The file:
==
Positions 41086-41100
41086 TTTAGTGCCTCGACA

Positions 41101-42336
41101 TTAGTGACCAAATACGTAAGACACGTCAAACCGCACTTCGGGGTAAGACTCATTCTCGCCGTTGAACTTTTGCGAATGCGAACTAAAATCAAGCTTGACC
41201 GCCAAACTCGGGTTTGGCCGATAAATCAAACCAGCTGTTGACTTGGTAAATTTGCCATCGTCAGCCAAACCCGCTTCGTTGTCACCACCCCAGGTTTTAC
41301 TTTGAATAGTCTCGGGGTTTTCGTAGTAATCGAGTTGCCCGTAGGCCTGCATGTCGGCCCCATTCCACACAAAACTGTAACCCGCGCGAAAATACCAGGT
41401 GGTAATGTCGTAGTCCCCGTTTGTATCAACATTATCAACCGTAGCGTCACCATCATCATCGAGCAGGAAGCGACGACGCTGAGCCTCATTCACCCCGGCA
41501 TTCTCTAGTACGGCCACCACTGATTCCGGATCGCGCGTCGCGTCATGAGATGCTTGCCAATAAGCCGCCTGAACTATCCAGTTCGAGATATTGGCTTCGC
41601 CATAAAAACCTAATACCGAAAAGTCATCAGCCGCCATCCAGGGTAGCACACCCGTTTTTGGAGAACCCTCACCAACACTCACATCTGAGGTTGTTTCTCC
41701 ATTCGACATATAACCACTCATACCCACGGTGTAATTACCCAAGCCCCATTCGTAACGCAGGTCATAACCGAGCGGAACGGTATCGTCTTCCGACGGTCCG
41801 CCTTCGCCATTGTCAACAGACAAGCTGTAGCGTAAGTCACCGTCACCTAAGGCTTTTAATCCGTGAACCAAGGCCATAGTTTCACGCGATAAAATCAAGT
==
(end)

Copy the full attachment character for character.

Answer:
Positions 41086-41100
41086 TTTAGTGCCTCGACA

Positions 41101-42336
41101 TTAGTGACCAAATACGTAAGACACGTCAAACCGCACTTCGGGGTAAGACTCATTCTCGCCGTTGAACTTTTGCGAATGCGAACTAAAATCAAGCTTGACC
41201 GCCAAACTCGGGTTTGGCCGATAAATCAAACCAGCTGTTGACTTGGTAAATTTGCCATCGTCAGCCAAACCCGCTTCGTTGTCACCACCCCAGGTTTTAC
41301 TTTGAATAGTCTCGGGGTTTTCGTAGTAATCGAGTTGCCCGTAGGCCTGCATGTCGGCCCCATTCCACACAAAACTGTAACCCGCGCGAAAATACCAGGT
41401 GGTAATGTCGTAGTCCCCGTTTGTATCAACATTATCAACCGTAGCGTCACCATCATCATCGAGCAGGAAGCGACGACGCTGAGCCTCATTCACCCCGGCA
41501 TTCTCTAGTACGGCCACCACTGATTCCGGATCGCGCGTCGCGTCATGAGATGCTTGCCAATAAGCCGCCTGAACTATCCAGTTCGAGATATTGGCTTCGC
41601 CATAAAAACCTAATACCGAAAAGTCATCAGCCGCCATCCAGGGTAGCACACCCGTTTTTGGAGAACCCTCACCAACACTCACATCTGAGGTTGTTTCTCC
41701 ATTCGACATATAACCACTCATACCCACGGTGTAATTACCCAAGCCCCATTCGTAACGCAGGTCATAACCGAGCGGAACGGTATCGTCTTCCGACGGTCCG
41801 CCTTCGCCATTGTCAACAGACAAGCTGTAGCGTAAGTCACCGTCACCTAAGGCTTTTAATCCGTGAACCAAGGCCATAGTTTCACGCGATAAAATCAAGT